Monday, March 30, 2009

At Market....Lemongrass

I realize that many of you don't have the opportunity to buy fresh lemongrass at your farmers' market. But if you do, snap it up. It lasts for about two weeks in your refrigerator, if it is well wrapped in plastic. If you have any left over, it can be frozen in a thick zip-top bag for up to six months. Lemongrass has a light and refreshing lemony essence, but is much milder than lemon zest. It loses its oomph soon after it is cut, so it is best to use it fresh. In fact, don't even bother with the dried bottled stuff. It will give your food the flavor and texture of a grass beach mat. Yes, I know from experience. When you see it in the market, it is tall and has a light green outer layer, which is quite tough and fibrous and needs to be removed before using. You can break off a little bit, rub it between your fingers and smell it if you need confirmation that it is indeed lemongrass. On the bottom is a pale green bulb, much like a green onion. Peel the outer few layers away and cut off the green tops, leaving only about 4 inches of the bulb at the bottom. That is the part you will use in your cooking. Lemongrass is usually finely minced for recipes because it can be slightly tough. If you cannot find it at the market, you can add a pinch of lemon zest, or nothing at all. Most recipes that call for lemongrass are from South East Asia and are strongly flavored enough that they can stand on their own.

A few years ago, my cousin and her boyfriend took a whole year off from work to travel around the world. I personally thought they were nuts. But when her photo albums started appearing in my email inbox, complete with detailed captions of all they were seeing, eating and even smelling, I must admit that I envied her a little bit. This was the trip of a lifetime, for sure, and it took real courage to do something like that. She definitely opened my eyes to the beauty and the heartache of the many places she visited, several of which were well off the beaten path. When her emails arrived, we would all gather around the computer and ooh and aah at the amazing photographs she was sending. The kids loved the pictures of the animals and children they encountered along the way....but I was always fascinated by her descriptions of the food.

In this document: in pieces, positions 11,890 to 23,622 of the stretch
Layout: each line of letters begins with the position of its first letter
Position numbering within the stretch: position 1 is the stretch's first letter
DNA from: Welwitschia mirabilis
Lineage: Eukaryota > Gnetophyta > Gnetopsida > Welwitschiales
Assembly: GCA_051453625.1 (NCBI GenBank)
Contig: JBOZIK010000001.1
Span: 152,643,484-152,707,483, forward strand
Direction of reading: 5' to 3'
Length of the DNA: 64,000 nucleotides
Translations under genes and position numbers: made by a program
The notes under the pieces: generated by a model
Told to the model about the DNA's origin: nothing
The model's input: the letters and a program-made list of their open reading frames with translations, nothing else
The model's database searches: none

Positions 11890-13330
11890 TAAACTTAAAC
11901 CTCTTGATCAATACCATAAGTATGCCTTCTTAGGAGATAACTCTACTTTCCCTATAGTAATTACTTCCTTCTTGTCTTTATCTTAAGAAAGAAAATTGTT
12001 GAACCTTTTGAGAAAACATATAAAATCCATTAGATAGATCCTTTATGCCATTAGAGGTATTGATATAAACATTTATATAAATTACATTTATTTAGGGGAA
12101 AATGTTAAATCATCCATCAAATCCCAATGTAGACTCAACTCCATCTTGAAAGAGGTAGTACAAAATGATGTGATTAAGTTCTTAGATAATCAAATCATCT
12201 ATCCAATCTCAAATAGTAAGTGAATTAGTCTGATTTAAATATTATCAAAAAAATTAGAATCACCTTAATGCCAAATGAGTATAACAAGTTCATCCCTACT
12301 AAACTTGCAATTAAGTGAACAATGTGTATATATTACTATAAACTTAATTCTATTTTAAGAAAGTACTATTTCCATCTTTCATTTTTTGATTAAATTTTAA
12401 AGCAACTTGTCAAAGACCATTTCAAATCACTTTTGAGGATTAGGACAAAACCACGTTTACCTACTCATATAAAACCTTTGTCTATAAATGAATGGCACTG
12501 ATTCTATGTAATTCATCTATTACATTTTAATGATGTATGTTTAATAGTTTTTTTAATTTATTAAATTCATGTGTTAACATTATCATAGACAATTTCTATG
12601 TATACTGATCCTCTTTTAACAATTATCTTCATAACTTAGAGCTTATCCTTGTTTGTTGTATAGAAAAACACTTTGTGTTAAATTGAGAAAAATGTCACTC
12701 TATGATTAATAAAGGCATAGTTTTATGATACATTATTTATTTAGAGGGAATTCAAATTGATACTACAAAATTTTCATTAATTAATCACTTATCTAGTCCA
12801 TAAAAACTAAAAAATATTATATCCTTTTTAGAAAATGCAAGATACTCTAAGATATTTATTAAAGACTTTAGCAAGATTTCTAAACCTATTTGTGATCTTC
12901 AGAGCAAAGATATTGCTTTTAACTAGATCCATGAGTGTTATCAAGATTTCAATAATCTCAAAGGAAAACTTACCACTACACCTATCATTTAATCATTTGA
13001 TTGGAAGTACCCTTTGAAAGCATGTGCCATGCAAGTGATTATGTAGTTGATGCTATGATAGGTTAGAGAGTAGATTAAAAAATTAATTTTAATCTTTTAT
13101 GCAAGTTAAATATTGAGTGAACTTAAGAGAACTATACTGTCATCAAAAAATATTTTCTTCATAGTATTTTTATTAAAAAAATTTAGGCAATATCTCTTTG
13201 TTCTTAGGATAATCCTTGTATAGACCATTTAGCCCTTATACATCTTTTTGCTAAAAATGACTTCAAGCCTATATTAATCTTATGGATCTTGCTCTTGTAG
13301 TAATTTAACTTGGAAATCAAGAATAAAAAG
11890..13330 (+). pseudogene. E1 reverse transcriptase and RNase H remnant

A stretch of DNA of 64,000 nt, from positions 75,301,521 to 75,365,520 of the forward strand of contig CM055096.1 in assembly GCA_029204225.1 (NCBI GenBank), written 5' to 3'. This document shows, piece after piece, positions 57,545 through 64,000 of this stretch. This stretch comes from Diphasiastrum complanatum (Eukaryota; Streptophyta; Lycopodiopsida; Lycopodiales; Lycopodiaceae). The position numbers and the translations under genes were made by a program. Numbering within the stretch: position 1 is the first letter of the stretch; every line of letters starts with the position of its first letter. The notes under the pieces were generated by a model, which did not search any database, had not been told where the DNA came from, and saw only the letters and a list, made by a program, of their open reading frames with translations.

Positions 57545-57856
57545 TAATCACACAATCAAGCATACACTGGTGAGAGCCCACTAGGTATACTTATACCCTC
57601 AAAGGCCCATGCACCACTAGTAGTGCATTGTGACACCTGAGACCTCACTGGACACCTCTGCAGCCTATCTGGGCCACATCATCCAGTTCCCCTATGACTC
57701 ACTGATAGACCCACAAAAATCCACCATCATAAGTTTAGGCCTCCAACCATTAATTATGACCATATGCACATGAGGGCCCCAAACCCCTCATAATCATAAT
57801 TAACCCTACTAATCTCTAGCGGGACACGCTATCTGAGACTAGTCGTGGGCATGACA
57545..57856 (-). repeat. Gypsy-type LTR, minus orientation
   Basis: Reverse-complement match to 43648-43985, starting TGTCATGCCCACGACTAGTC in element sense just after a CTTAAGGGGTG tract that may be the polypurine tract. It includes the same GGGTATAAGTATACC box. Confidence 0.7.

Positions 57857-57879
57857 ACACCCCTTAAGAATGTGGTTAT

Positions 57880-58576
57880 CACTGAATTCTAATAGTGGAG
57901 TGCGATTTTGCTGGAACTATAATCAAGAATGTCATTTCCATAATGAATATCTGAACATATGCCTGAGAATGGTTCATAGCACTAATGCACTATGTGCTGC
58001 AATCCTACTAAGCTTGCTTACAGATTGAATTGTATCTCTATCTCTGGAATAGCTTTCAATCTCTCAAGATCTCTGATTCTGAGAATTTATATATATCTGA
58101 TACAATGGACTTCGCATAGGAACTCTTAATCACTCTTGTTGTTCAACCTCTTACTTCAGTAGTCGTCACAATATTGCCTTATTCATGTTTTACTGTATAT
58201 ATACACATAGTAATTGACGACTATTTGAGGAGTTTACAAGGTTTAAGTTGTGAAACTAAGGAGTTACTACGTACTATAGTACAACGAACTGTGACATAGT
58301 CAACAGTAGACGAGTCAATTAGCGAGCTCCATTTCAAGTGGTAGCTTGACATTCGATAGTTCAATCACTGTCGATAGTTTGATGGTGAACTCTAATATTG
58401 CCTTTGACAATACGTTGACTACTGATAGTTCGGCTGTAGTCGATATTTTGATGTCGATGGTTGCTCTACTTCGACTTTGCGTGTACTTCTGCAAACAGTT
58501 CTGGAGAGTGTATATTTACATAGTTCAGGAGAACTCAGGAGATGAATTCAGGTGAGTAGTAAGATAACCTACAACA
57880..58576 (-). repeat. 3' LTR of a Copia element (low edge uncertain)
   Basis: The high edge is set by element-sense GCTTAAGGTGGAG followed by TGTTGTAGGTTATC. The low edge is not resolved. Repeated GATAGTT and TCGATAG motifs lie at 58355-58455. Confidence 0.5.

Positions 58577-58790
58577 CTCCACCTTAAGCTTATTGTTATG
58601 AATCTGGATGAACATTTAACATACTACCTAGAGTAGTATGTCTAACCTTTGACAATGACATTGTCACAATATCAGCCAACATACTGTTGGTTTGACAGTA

Though I have never been to Malaysia, I imagine it to be balmy and hot, tropical and richly colored, which is exactly how I would describe the Malaysian curry that I sometimes make. I prefer to travel with my my own kitchen, but perhaps some day I will have to guts to venture out to some of the more exotic destinations that my palate enjoys. For now, I can live vicariously through my cousin's wanderlust. And it's high time she got the heck out of dodge--I'm ready for her next adventure.

Malaysian Chicken Curry
adapted from Gourmet Cookbook

This recipe looks and tastes much more complicated than it is to actually prepare. It is rich, but only mildly spicy...and yes, my kids ate it....well at least 2 of them did!

6 boneless, skin-on chicken breasts (skinless is okay too...just cook it for 5 min. less)
2 T vegetable oil
1 1/2 C chopped shallot (about 6 large) or red onion (1 large)
2 stalks of lemongrass, chopped (peeled, lower 4 inches -light green part only)
1 1 inch segment of ginger, peeled and chopped
4 cloves of garlic, chopped
3 T water
2 T curry powder
1 can coconut milk (lite is fine)
1 t salt
1 3 inch cinnamon stick
1 star anise
1 clove
1 jalapeno pepper, stem end intact but cut in quarters lengthwise (leave whole)

Place shallot, lemongrass, ginger, garlic and water in a food processor (a small one is fine). Pulse until a nearly smooth puree is formed. Set aside. In a large, heavy bottomed skillet, heat oil over medium high heat. When hot, but not smoking, brown chicken, in two batches, skin side down first....about 5 minutes total. Remove to a plate. Reduce heat to medium low and add shallot puree. Saute for about 3 minutes, stirring constantly. Add curry powder and stir for one minute more. Add coconut milk, and whisk to combine, then add remaining ingredients. Return chicken to the pan, cover and simmer for about 25 minutes or until chicken is cooked through. Taste for seasonings and serve over rice, garnished with cilantro.

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